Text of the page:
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Steps To Start A Dog Walking Business

If you love spending time around furry companions of the canine variety, a career in dog walking might be right for you. You can spend a lot of your time out in nature, surrounded by happy, enthusiastic dogs. At first glance, this might not sound like work. It sounds like something you’d do for free.

But despite how fun dog walking might be, it comes with many of the same concerns as any other business. You need to maintain your finances, and make sure you’re protected from liability. You need to be properly licensed, and you need to beat the pavement to find customers. In other words, there’s a lot of work to be done!

Here are four basic steps to follow when you’re launching your dog walking business.

Create a Business Plan

Every business begins with a plan. Think of starting a business like building a house. You don’t just start digging a foundation hole and nailing a bunch of boards together. You start by drawing up a blueprint. Just like a blueprint guides you through the process of home-building, a business plan will guide you through the creation of your business.

A good business plan starts with outlining your goals. How much do you want your business to grow? Is this a one-person operation, a small team, or are you trying to launch a chain? You’ll need to check out the competition, and see what they’re offering and charging. This will let you figure out what to offer, and might even give you some ideas.

Next, think about your marketing costs, as well as your taxes. It might seem silly to start thinking about finances before you’ve even walked a single dog. But if you have plans in advance, you won’t have to stress over them while you’re busy running your business.

Get Licensed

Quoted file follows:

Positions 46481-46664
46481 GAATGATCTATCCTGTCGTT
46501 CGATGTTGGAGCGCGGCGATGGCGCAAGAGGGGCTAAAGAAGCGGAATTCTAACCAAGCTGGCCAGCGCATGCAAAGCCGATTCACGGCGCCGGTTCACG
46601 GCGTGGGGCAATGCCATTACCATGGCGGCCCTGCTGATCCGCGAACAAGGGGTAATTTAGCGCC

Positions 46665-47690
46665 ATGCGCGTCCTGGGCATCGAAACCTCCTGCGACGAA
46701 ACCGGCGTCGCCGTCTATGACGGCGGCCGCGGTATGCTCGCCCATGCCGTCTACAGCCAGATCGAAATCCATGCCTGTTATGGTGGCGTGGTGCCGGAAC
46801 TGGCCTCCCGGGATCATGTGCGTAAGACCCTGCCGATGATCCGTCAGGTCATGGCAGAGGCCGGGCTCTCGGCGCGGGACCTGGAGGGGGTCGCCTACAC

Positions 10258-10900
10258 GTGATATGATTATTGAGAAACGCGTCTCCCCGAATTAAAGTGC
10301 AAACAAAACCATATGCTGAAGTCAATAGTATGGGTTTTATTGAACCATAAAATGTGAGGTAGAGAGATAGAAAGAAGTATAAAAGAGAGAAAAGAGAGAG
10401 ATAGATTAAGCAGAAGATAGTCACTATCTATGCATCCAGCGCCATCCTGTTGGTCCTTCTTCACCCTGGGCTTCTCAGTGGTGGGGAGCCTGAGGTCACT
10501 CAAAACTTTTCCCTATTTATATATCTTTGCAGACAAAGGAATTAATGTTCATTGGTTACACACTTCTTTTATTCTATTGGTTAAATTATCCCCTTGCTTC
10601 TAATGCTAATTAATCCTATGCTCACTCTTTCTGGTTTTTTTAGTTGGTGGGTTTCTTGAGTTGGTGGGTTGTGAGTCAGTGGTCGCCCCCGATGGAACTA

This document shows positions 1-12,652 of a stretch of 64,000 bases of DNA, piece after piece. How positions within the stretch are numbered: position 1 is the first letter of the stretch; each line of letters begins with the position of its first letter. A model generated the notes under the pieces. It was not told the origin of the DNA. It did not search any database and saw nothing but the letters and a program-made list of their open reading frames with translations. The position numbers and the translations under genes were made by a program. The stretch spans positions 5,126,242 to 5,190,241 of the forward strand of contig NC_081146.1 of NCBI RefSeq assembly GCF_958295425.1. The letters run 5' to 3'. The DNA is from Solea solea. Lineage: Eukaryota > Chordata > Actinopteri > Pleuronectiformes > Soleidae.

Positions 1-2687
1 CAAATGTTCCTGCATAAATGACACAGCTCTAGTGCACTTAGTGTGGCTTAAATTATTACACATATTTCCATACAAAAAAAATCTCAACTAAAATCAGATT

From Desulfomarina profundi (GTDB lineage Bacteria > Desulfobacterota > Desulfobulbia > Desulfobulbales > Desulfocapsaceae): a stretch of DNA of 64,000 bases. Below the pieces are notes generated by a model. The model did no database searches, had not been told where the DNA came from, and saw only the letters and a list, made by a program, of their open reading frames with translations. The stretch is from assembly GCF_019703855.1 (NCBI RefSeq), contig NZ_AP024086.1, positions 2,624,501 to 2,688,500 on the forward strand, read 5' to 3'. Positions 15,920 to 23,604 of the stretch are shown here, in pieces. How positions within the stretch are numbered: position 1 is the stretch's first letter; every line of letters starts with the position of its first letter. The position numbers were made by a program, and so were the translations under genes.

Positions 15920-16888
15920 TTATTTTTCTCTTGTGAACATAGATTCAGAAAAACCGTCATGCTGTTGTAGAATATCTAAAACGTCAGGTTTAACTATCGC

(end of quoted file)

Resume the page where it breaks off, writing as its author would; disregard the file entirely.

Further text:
In most locations, you’ll need to get licensed to run your business. Thankfully, dog walking isn’t like being a dentist or a lawyer, where you need a bunch of professional qualifications. In most locations, you’ll be able to move forward with an ordinary business license. So search for regulations in your locality, pay the licensing fee, and keep everything legal.

At this time, you’ll need to decide what kind of business entity you want to run. A sole proprietorship is the most straightforward, but it doesn’t protect your personal assets from business liability. In many cases, it can make more sense to set up an LLC. An LLC requires more work to set up, but it separates your business and your personal assets. If worse comes to worst and your business gets sued, you won’t have to worry about jeopardizing your house or car.

Obtain Insurance

Insurance is another thing you’ll need for just about any business, and dog walking is no exception. Think about it. People are entrusting you with their animals. If – God forbid – any of those animals gets hurt or sick on your watch, the owners are going to hold you responsible. This would be stressful under the best of circumstances. But if you’re liable for financial expenses, things can get much worse. Imagine a dog gets into something poisonous on your walk, and needs thousands of dollars in surgery. That kind of expense can ruin a brand new business. Thankfully, a general liability policy will cover these kinds of expenses.

In addition to general liability, it’s also a good idea to consider property damage insurance. When you’re walking a dog, you’re responsible for his or her behavior. If a dog gets excited and damages an outdoor store display, you could be on the hook for the damages. A property damage insurance policy will help defer some of those costs.

Market Your Services

To start a dog walking business you need to get started with a business plan to ensure your success.

Now that you’re ready to do business, the next step is to find customers. Thankfully, this doesn’t have to be expensive. Perhaps the most obvious method is to post some flyers, especially around dog parks. People will see them when they’re out walking their dogs, and might become interested.

At the end of the day, though, the most powerful method is word of mouth. People love their dogs, and it requires a measure of trust to hand them over to a total stranger. But if you’re getting a word-of-mouth referral, you’re not just some stranger. You’re so-and-so’s dog walker, who comes highly recommended.

If you want to generate word of mouth, it can help to offer some perks. For example, you could offer two weeks of free walks for anyone who makes a referral. You never know who might recommend you to your next best customer!